Can’t afford healthy food? Think again.

PintoBeansMany people are having a tough financial time today and think they can’t afford healthy food.

Think again.

There are healthy foods that are among the most inexpensive nutrition on the shelves. Potatoes, beans, bananas.

But, except for bananas, they involve COOKING.

Dried beans, for example, provide a wealth of nutrients. This includes white beans (legumes), black and in-between, including lentils.

They are rich in minerals, vitamins, proteins and carbs.

For thousands of years, regular consumption of beans of some type in different countries, have been connected with longevity.

If you  think you can’t afford healthy food, try dried beans. They are among the most healthy and inexpensive of foods.

Canned beans are better than no beans, but cooked dried beans are the best, for both nutritional value and taste—especially if you add lots of garlic to them.

Potatoes are the most consumed vegetable in America, and certainly among the cheapest, but that’s only because of our love affair with French fries.

This poor choice undermines the true nutritional value of the humble potato.

Baked or boiled and flavored with herbs and extra virgin olive oil or pure butter, white potatoes are one of our best suppliers of potassium, ever more important as we grow older.

They are rich in vitamin C, fiber, magnesium and are gluten-free.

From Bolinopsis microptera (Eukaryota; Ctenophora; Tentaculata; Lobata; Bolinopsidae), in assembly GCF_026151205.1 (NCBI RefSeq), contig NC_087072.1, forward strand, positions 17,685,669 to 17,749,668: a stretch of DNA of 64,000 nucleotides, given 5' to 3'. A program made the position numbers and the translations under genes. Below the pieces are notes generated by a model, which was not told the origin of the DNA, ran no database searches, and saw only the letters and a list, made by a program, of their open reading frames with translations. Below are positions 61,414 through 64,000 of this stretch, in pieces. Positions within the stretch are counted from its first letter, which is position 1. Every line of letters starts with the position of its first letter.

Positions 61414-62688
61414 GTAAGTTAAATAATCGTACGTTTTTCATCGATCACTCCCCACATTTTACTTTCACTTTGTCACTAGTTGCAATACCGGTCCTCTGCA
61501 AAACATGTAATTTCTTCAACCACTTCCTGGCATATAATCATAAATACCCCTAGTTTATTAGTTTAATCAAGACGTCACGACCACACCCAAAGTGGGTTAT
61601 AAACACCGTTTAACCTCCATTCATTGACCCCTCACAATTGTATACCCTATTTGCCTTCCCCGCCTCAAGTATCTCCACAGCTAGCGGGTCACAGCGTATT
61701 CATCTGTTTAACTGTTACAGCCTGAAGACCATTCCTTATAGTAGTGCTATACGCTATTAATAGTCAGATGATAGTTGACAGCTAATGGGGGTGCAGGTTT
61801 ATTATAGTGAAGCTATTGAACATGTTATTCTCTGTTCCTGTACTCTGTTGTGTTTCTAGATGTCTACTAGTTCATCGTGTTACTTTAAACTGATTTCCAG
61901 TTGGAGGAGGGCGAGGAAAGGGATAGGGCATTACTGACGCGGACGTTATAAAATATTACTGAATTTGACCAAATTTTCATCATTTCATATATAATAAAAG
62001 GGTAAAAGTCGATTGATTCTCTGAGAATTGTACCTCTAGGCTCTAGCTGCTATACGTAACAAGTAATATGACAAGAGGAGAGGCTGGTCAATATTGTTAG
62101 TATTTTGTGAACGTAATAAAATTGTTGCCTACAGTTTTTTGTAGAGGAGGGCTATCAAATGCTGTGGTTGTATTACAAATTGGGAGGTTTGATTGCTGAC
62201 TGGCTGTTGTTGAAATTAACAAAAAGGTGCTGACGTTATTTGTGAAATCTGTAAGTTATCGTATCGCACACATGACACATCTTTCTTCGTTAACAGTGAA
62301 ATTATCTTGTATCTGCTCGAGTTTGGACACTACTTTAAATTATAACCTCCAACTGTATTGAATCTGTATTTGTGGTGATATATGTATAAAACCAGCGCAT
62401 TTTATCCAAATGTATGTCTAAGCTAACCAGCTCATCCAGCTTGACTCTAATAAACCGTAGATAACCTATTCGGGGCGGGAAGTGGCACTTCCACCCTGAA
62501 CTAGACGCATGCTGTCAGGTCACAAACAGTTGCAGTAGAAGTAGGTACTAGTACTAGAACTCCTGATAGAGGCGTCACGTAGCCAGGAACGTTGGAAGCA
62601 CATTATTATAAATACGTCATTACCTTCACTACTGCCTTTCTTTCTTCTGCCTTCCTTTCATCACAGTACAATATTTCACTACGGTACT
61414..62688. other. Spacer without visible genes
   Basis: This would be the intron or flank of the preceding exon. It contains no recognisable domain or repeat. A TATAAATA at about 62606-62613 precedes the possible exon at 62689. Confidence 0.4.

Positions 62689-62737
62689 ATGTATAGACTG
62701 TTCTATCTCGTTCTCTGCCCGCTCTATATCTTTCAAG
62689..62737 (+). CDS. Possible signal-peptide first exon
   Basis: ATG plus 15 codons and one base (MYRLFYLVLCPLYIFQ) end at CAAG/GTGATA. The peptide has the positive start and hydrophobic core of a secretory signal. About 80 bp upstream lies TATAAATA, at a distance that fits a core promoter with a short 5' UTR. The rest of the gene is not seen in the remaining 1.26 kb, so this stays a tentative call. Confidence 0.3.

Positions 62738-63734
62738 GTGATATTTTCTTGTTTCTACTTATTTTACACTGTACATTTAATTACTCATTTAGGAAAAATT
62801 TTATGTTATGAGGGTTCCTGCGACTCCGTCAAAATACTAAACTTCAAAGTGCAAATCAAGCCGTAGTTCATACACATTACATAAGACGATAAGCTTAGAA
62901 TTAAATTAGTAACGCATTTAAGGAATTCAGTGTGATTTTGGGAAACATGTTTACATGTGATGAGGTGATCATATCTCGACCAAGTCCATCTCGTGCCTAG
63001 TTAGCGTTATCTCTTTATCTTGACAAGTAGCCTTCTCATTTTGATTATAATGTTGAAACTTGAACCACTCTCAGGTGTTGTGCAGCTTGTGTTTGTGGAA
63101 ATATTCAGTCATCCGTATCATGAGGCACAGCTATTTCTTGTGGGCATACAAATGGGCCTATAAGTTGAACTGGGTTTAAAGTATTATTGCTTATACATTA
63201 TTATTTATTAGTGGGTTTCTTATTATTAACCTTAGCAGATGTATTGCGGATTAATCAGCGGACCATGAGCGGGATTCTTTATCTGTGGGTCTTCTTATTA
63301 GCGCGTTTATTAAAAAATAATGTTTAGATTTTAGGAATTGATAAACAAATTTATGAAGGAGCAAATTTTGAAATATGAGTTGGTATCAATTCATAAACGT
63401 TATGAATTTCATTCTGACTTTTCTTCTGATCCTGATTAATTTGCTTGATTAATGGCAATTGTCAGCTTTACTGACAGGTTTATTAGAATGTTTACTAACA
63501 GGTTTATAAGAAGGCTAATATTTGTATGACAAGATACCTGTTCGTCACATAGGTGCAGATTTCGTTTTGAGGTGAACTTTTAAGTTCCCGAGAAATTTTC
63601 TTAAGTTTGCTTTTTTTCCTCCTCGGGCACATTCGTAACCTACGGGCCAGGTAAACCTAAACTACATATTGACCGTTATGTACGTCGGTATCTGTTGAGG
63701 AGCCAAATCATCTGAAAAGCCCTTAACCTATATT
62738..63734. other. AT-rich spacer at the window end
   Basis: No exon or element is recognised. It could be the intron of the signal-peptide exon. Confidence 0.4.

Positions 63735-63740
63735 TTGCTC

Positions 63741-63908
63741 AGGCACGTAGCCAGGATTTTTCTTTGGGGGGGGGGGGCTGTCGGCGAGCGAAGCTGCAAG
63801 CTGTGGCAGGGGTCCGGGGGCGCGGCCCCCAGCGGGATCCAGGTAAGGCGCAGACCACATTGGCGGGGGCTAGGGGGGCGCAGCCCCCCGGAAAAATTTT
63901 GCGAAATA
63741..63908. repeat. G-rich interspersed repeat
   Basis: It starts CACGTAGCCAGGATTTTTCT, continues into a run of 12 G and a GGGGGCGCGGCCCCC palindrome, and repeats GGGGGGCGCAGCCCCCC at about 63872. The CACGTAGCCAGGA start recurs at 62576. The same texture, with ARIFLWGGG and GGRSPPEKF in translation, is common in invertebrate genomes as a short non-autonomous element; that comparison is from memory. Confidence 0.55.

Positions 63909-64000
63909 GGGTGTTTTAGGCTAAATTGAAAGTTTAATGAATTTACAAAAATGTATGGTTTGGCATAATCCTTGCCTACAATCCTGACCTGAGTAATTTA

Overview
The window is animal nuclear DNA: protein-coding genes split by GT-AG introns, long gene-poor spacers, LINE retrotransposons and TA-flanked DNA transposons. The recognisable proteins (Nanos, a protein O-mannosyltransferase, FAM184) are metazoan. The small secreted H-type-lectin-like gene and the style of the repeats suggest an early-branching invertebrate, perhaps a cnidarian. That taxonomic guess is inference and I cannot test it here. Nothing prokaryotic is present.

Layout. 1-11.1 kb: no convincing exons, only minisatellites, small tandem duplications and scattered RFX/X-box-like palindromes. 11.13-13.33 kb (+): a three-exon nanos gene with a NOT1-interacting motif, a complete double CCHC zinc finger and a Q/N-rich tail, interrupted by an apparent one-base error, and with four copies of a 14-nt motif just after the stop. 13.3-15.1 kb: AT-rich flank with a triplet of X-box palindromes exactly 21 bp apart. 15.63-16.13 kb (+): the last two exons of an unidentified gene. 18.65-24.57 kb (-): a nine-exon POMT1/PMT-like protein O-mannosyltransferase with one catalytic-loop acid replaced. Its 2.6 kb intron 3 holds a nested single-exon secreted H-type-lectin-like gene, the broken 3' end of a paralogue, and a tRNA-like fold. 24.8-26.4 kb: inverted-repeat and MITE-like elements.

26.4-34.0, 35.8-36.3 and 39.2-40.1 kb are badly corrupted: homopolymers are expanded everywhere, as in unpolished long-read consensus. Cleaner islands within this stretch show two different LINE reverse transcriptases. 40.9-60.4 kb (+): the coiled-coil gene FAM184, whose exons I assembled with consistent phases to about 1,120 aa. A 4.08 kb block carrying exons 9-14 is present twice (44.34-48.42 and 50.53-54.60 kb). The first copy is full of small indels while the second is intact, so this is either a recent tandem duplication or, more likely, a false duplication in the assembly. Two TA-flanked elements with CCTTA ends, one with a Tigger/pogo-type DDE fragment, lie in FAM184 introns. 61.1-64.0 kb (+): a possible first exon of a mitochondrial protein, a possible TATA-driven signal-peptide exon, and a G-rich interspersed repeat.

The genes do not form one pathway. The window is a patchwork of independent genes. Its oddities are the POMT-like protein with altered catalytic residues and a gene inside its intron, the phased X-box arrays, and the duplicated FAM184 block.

Sweet potatoes are also highly nutritious and an excellent source of vitamin A.

Remember, pure dairy butter, or extra virgin olive oil and herbs on potatoes will give you tasty good health in a meal.

So you think you can’t afford health food, and opt for fast and processed foods instead?

That’s nonsense.

Potatoes, dried beans and greens, including the super foods cabbage and broccoli, are among the most inexpensive foods in the grocery store.

Many studies proclaim that ‘poor’ people can’t afford healthy food. Yes, they can. Unfortunately, many of them prefer fast and packaged food. Not the most nutritious way to go.

And if you really want to ignore what our ancestors did that kept them tough and healthy despite limited choices, say “ugh” about liver, as most of us hate the very thought  of it these days.

Liver is cheap, because most people hate it (it’s actually good with LOTS of onions). Here’s what beef liver does for you: One helping gives you 431 percent of your vitamin A, 137 percent of riboflavin, 800 percent of vitamin B12 and 486 percent of copper.

Even many of those on a very limited budget who think they can’t afford  healthy food may be further ahead, nutritionally and financially, if they chose beans, potatoes and vegetables in season rather than fast and packaged foods.

They might even be able to squeeze in a few important whole food supplements to compensate for nutritional deficits.

Sources include USDA and